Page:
We further conclude that the trial court erred in raising and sustaining its own demurrer to Count VI. The County only challenged Appellants' complaint for lack of subject matter jurisdiction; it did not demurrer to any of Appellants' eight causes of action. In Wojciechowski v. Murray, 345 Pa.Super. 138, 497 A.2d 1342 (1985), the Superior Court admonished the lower court for raising a defense on behalf of the defendant and, in essence, acting as the defendant's advocate. We have likewise stated that a lower court is not to act as an advocate for a party. See also Travers v. Cameron County Sch. Dist., 117 Pa.Cmwlth. 606, 544 A.2d 547 (1988); Gubernick v. City of Philadelphia, 85 Pa.Cmwlth. 397, 481 A.2d 1255 (1984). Accordingly, we conclude that the trial court erred in raising and sustaining its own demurrer to Count VI of Appellants' complaint.
Based upon the foregoing, we affirm the trial court's dismissal of Counts I, II, III, IV, V, VII, and VIII of Appellants' complaint. We reverse the trial court's order insofar as it dismissed Count VI of Appellants' complaint alleging a violation of the Sunshine Act.
AND NOW, this 30th day of July, 2001, it is hereby ordered that the August 28, 2000 order of the Court of Northampton County is AFFIRMED insofar as it dismissed with prejudice Counts I, II, III, IV, V, VII, and VIII of Appellants' complaint. The trial court's order is REVERSED insofar as it dismissed with prejudice Count VI of Appellants' complaint. Count VI is hereby remanded to the trial court for further proceedings.
1. 348 Pa.Code §§ 1.1-101-1.13-1311.
2. Act of May 2, 1945, P.L. 382, as amended, 53 P.S. §§ 301-401.
3. 65 Pa.C.S. §§ 701-716.
4. 53 Pa.C.S. §§ 8001-8271.
5. The complaint set forth eight causes of action: Count I-the bond ordinance violated the Pennsylvania Constitution because it devoted public funds for private enterprises; Count II-it violated Council's fiduciary duties to the taxpayers; Count III-it violated the Northampton County Home Rule Charter because Council failed to provide the required notice of the proposed ordinance; Count IV-it violated the MAA; Count V-it should have been stricken because it was so vague and uncertain that the intent of Council could not be ascertained with any degree of reasonable certainty; Count VI-it violated the Sunshine Act; and Counts VII and VIII-it violated Sections 8006 and 8005 of the Debt Act, 53 Pa.C.S. §§ 8006, 8005 respectively.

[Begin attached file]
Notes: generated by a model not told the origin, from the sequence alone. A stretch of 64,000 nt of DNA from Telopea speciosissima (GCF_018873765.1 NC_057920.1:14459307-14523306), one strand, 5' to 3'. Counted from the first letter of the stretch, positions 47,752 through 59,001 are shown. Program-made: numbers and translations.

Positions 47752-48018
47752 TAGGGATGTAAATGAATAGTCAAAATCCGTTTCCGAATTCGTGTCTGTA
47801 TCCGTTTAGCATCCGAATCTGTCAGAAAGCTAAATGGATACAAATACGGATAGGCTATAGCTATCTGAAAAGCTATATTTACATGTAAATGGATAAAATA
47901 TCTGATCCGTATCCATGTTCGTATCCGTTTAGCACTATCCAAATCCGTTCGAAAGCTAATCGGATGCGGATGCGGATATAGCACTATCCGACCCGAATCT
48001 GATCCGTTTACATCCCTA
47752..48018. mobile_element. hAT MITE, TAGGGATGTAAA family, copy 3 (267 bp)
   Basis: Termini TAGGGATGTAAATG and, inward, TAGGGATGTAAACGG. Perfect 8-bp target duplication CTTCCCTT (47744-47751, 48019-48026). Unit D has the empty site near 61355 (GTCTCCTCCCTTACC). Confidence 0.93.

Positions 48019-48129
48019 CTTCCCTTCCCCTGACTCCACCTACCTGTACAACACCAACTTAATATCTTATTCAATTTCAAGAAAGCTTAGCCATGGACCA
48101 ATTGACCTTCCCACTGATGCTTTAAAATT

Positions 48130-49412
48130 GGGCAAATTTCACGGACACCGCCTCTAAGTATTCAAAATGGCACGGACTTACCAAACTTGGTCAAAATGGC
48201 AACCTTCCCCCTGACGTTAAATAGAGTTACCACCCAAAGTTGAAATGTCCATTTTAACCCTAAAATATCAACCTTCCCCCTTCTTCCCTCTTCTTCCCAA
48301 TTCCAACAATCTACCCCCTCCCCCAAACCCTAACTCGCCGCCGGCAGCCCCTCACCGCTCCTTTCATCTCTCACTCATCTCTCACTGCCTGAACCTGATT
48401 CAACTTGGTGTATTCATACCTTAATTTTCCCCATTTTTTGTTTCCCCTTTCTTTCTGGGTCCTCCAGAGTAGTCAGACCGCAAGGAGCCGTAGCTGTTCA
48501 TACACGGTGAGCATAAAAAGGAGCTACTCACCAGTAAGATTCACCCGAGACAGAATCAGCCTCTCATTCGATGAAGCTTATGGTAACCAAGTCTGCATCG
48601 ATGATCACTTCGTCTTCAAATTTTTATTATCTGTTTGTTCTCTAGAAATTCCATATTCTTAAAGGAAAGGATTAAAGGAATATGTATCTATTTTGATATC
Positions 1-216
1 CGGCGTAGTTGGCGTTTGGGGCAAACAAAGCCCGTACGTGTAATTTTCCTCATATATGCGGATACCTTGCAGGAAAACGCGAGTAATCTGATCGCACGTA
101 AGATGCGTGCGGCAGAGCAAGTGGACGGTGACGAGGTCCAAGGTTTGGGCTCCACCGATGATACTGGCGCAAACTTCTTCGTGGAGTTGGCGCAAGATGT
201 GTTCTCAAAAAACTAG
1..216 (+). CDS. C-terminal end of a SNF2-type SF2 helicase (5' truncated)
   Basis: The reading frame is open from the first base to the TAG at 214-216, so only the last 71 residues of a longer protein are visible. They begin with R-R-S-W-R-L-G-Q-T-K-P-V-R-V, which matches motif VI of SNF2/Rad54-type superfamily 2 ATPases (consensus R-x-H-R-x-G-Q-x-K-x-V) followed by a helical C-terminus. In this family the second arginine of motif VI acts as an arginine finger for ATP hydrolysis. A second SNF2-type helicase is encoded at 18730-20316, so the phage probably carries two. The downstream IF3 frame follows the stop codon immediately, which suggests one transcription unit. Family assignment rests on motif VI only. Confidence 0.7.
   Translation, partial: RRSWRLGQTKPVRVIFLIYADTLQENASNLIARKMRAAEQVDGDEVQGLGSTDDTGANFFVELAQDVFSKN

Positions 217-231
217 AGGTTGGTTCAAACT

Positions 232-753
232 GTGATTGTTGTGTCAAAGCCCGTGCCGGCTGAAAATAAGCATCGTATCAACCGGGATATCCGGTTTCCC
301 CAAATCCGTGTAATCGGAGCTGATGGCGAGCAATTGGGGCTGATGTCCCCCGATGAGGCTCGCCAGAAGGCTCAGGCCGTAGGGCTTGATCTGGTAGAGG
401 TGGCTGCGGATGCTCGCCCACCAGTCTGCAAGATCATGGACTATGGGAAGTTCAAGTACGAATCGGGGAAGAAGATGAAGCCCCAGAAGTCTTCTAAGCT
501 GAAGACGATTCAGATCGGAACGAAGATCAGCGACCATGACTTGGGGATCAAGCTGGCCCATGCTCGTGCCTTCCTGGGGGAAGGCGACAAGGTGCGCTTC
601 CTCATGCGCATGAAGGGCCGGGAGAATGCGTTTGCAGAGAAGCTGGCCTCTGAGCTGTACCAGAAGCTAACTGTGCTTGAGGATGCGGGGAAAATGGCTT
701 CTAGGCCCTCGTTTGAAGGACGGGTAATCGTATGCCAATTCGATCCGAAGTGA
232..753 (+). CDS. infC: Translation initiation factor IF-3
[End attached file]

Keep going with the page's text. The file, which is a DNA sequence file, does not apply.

6. When reviewing orders disposing of preliminary objections, our standard is clear: well-pled factual averments of the complaint are admitted; conclusions of law are not. Kimmel Tp. Taxpayers Ass'n v. Claysburg Kimmel Sch. Dist., 146 Pa.Cmwlth. 57, 604 A.2d 1149 (1992). When preliminary objections raise a question of subject matter jurisdiction, “[t]he trial court's function is to determine whether the law will bar recovery due to a lack of subject matter jurisdiction.” Id. at 1152 (quoting In Re Ordinance No. 1-9-86, 116 Pa.Cmwlth. 640, 542 A.2d 1051, 1053 (1988)).
7. Article 3, Section 32, sets forth limitations for the General Assembly on the passage of local or special laws. Pa. Const. art. 3, § 32. Article 9, Section 9, prohibits the General Assembly from authorizing any municipality to obtain or appropriate money to any corporation, association, institution or individual. Pa. Const. art. 9, § 9.
8. Section 5103(a) provides that:If an appeal or other matter is taken to or brought in a court or magisterial district of this Commonwealth which does not have jurisdiction of the appeal or other matter, the court or district justice shall not quash such appeal or dismiss the matter, but shall transfer the record thereof to the proper tribunal of this Commonwealth, where the appeal or other matter shall be treated as if originally filed in the transferee tribunal on the date when the appeal or other matter was first filed in a court or magisterial district of this Commonwealth․42 Pa.C.S. § 5103(a). As used in Section 5103(a), the term “tribunal” means a court or district justice or other judicial officer vested with the power to enter an order in a matter. 42 Pa.C.S. § 5103(a). In Conners v. Finnegan, 154 Pa.Cmwlth. 284, 623 A.2d 891 (1993), we determined that the Department was a “tribunal” for purposes of Section 5103(a).
9. The County further reported that the Department has dismissed Counts IV and VI of Appellants' complaint for lack of subject matter jurisdiction.
10. Section 8002 of the Debt Act defines “local government unit” to include a county, county institution district, city, borough, incorporated town, township, school district or any similar general or limited purpose unit of local government. It specifically excludes authorities. 53 Pa.C.S. § 8002.
JIULIANTE, Senior Judge.